In my 2004 end-of-the-year letter, I mentioned how I read and enjoyed the book, The Lavender Scare : The Cold War Persecution of Gays and Lesbians in the Federal Government, by David K. Johnson.
David Johnson, who went to Georgetown University at the same time as I did, found the reference and sent me a nice note. He informed me that the book has received an award from the Gustavus Myers Center for the Study of Bigotry and Human Rights. The book was one of several singled out by the Center as being "outstanding" in the cause of advancing human rights.
Here's how the judges described The Lavender Scare:
President Franklin D. Roosevelt's New Deal agencies drew thousands of young men and women to clerical and administrative jobs in Washington. That urban environment fostered a gay and lesbian subculture. Government employees became vulnerable as a moral panic occurred and was used as a political wedge. Johnson demonstrates how the Lavender Scare helped fan the flames of the Red Scare. Communists were perceived by some to be perverting American youth in order to weaken the country for a communist takeover. The rationale was not that homosexuals were communists, but that they could be manipulated by communists. The book contributes significantly to public knowledge of McCarthyism, the 1950s, and gay and lesbian history.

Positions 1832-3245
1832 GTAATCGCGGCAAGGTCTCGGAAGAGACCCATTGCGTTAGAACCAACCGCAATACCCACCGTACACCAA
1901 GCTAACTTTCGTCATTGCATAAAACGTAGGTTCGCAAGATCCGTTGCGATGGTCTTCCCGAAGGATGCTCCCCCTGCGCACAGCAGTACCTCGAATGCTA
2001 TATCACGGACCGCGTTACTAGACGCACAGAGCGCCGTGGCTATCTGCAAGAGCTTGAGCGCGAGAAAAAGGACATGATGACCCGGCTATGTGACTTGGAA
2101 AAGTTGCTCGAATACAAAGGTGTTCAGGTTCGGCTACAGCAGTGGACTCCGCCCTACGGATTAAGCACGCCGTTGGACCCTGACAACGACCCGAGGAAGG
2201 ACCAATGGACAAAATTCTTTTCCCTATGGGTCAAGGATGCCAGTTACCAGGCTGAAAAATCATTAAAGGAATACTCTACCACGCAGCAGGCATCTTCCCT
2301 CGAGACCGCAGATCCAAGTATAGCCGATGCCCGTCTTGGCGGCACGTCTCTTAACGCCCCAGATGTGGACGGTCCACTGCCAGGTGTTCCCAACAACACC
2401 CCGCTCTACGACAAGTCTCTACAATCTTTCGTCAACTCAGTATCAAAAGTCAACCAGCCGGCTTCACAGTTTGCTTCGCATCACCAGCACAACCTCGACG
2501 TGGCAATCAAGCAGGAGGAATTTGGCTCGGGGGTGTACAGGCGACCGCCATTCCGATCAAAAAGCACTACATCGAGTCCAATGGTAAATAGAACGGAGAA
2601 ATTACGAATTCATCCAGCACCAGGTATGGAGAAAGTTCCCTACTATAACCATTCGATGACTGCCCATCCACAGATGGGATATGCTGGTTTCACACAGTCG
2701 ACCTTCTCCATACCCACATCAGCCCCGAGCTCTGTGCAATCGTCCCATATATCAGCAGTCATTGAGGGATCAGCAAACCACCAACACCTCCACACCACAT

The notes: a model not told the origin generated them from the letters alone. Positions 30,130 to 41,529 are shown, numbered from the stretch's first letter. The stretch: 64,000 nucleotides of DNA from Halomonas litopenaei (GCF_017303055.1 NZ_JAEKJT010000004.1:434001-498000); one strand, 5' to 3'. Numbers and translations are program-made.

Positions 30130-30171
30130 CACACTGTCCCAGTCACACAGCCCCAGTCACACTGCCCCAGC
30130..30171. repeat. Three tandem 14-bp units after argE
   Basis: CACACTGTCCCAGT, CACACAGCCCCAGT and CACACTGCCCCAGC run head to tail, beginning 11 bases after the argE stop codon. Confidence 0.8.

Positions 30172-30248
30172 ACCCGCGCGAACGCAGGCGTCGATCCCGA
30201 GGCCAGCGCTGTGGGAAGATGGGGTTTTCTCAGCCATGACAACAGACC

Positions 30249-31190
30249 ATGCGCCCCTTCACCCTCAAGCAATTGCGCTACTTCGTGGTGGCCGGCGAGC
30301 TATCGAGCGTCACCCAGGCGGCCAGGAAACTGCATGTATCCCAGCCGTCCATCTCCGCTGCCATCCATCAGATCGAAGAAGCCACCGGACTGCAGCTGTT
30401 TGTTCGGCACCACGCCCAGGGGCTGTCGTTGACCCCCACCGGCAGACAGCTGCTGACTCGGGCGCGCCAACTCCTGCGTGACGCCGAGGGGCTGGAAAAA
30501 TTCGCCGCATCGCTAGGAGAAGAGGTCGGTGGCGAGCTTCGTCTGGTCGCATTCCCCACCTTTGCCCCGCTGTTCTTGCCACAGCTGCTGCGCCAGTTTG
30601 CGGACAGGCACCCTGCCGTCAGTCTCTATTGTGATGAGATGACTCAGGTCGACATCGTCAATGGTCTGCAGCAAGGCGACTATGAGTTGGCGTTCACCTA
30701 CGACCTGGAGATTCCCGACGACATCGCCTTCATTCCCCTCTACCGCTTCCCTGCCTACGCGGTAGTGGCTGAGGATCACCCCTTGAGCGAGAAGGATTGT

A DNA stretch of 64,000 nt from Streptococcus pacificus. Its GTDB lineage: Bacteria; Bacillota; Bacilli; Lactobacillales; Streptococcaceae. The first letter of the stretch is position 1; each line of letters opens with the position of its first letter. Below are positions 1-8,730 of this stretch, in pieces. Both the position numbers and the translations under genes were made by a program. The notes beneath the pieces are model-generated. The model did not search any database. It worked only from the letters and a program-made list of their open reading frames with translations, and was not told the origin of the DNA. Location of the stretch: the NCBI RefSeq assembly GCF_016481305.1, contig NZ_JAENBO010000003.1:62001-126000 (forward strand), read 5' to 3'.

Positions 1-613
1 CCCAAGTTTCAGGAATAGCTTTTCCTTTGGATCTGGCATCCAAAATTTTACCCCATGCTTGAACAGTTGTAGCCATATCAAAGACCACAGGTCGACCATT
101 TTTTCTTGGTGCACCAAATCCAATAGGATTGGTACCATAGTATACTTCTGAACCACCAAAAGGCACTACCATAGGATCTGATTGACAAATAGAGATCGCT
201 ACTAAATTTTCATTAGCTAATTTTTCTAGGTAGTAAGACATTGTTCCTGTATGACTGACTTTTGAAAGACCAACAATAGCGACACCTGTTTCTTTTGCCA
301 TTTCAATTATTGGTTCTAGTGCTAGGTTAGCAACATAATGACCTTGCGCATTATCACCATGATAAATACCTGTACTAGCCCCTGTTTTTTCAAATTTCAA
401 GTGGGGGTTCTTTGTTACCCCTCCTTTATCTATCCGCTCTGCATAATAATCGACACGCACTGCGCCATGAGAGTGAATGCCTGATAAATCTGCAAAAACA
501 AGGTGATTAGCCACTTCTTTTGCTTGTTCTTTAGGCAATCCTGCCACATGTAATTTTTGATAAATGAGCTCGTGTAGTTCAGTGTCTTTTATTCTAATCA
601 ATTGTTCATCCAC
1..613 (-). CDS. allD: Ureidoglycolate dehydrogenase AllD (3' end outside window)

After I've had a chance to re-read the book, I plan to write a full-length review -- but one that offers, rather than the conventional liberal view of the Myers Center, a more libertarian perspective, pointing out how the unbridled power of the federal government was applied to destroy the jobs and lives of thousands of loyal, peaceable citizens who had done nothing to justify their ill-treatment at the hands of the state.